LAS VEGAS -- IndyCar CEO Randy Bernard has turned the series' final weekend into a showcase, from creating a 34-car spectacle on Las Vegas Boulevard to offering a $5 million prize.
"Him (Power) and I were out there joking that you couldn't have scripted it any better," Franchitti said Friday after qualifying at Las Vegas Motor Speedway. "We were wondering if Randy had a volume control for the power of each of our engines, turning them down."
Franchitti clearly said it in jest, but there's no doubt the contenders' starting positions will add an intriguing story line to a weekend that already has plenty.
Dan Wheldon has a chance no one else in the field gets, a $5 million payout if he can come from the back of the field to win Sunday's Las Vegas Indy 300.
Danica Patrick has a shot at a second gender-breaking win, qualifying ninth in her final race as a full-time IndyCar driver before heading off to NASCAR.
Ultra-fit Tony Kanaan will lead the 34-car field after posting a speed of 222.078 mph around the 1.5-mile oval to capture the pole -- a week after completing the Ironman Triathlon with Oriol Servia, who'll start next to him on the front row.
It was all capped with the was-it-scripted qualifying run that had Power 17th and Franchitti right behind at 18th, setting up what should be a wild finish on a fast and wide track that could produce some four-wide racing.
"They're going to have to be careful," Kanaan said. "Hopefully, people in the grid will be smart enough to let those guys play (for) their championship."
The setup for the finale is a rematch of last year's finisher, only with Franchitti in the lead and Power chasing.
Franchitti won the previous duel, not to mention his second straight title and third overall, overcoming an 11-point deficit when a pit-road mishap dropped Power well back and left him unable to make up ground.
This time, the backdrop is the bright lights of The Strip with Franchitti leading by 18 points.
The Scotsman complained about his car being slow two weeks ago in Kentucky and off the truck once it arrived in Las Vegas, so he wasn't particularly surprised by the sluggish qualifying time.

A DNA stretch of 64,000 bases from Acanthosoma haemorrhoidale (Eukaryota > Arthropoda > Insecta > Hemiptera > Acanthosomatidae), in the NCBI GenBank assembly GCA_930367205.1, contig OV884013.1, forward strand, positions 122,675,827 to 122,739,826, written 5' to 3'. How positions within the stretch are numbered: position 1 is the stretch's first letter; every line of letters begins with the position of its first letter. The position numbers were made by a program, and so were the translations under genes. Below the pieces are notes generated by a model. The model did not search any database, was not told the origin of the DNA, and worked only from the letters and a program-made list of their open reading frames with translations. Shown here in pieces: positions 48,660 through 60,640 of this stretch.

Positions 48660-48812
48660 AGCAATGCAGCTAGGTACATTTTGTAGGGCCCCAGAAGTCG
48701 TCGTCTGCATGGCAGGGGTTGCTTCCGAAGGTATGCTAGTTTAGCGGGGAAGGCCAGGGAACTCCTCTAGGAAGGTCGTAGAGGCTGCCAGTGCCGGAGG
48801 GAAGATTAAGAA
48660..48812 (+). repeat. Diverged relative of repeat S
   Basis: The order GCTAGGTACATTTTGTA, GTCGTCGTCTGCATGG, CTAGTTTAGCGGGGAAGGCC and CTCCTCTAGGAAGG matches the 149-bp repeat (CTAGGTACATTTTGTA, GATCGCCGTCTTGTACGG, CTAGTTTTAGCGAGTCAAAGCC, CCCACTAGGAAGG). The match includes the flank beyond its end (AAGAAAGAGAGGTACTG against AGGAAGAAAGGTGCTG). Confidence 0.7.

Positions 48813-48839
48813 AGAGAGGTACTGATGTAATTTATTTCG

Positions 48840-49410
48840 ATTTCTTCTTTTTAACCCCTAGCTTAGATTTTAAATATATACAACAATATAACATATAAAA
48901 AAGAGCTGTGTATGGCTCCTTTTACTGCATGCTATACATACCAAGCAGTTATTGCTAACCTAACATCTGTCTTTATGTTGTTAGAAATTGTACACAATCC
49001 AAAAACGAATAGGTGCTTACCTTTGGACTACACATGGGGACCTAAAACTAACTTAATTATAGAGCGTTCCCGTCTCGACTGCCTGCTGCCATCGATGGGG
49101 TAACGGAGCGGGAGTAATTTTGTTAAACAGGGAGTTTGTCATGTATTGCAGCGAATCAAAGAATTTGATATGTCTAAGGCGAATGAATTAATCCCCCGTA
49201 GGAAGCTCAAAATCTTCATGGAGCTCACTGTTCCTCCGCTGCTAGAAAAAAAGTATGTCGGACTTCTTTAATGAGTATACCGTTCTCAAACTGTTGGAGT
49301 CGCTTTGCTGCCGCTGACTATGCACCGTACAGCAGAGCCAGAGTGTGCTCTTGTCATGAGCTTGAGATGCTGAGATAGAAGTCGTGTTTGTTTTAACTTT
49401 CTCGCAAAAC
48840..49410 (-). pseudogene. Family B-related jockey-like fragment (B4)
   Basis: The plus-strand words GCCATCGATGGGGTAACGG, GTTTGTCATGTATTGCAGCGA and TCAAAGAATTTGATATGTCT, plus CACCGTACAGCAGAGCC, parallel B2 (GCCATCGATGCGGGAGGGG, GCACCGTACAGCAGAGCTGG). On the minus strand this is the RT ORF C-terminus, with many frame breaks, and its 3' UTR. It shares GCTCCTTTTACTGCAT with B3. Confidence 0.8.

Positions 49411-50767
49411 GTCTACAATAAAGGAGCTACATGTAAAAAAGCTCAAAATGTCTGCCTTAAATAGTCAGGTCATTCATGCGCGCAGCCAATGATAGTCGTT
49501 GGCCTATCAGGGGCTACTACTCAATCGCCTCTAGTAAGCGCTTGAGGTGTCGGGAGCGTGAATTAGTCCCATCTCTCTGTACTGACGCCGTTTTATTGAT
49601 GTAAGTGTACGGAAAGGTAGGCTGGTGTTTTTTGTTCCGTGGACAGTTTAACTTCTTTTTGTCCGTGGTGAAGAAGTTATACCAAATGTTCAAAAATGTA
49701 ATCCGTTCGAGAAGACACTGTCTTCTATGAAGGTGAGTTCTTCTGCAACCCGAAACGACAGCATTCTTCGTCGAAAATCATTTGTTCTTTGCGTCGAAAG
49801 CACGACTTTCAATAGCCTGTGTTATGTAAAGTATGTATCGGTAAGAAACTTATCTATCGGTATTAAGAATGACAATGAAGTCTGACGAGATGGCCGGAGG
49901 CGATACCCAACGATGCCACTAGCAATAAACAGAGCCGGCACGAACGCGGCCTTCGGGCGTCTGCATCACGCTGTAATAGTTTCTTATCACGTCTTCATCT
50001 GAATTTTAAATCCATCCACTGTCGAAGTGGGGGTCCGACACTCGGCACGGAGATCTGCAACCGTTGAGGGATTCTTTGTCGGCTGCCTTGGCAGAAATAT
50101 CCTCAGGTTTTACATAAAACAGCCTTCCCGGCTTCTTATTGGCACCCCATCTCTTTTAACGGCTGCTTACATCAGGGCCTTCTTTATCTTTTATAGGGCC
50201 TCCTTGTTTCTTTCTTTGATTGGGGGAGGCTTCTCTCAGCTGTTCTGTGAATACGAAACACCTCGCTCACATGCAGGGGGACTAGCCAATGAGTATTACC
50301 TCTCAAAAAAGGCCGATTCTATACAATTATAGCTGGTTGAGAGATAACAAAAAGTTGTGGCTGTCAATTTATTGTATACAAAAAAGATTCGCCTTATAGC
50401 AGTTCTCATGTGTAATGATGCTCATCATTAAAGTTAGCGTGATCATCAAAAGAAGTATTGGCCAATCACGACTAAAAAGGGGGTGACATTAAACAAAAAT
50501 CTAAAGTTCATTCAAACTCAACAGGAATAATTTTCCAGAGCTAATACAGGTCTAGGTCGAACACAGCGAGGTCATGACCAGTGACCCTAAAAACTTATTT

Power lamented the all-out nature of driving at LVMS, where cars reached Indy-like speeds during practice sessions and a field of 34 -- second-largest in IndyCar history -- could make for some dicey driving.
"There's nothing to talk about this joint, it's so brainlessly easy, flat," Power said. "But what it did do was put us back in the pack, which is not brainlessly easy. That's very tough. The race around here is going to be so difficult. It's going to be a pack race."
Patrick will end her seven-year run as an IndyCar driver after this weekend in the desert, heading off to race a full-time schedule in the Nationwide Series with a handful of Sprint Cup races mixed in.
The first woman to win an IndyCar race and the sport's most marketable star, she had the fastest time in practice at just under 225 mph, but lost nearly 5 mph in qualifying.
"This will be a pack race on Sunday," Patrick said. "So while it is nice to qualify toward the front of the field, I'm not sure that will be a big factor for the race. If you have a fast car in the race, I think you will move to the front pretty quickly."
Wheldon has plenty of work to do in his chase to win $5 million; he was going to start at the back of the pack regardless of what he did. If he does pull it off, Wheldon will split the prize money with a randomly selected fan as part of the promotion.
James Jakes wasn't able to qualify after a fiery crash sent him to the medical center during practice. The back end of his car appeared to give way, sending it up the track and hard into the wall.
The car rolled to stop on the infield engulfed in flames and Jakes jumped out, swatting his backside as if it were on fire. He checked out fine at the medical center, but his car was a melted mess, leaving Dale Coyne Racing in a scramble to pull together its backup car, which the owner said was in bits and pieces.
Franchitti and Power are hoping they don't end up in the same situation with poor starting positions, a packed field and a championship on the line.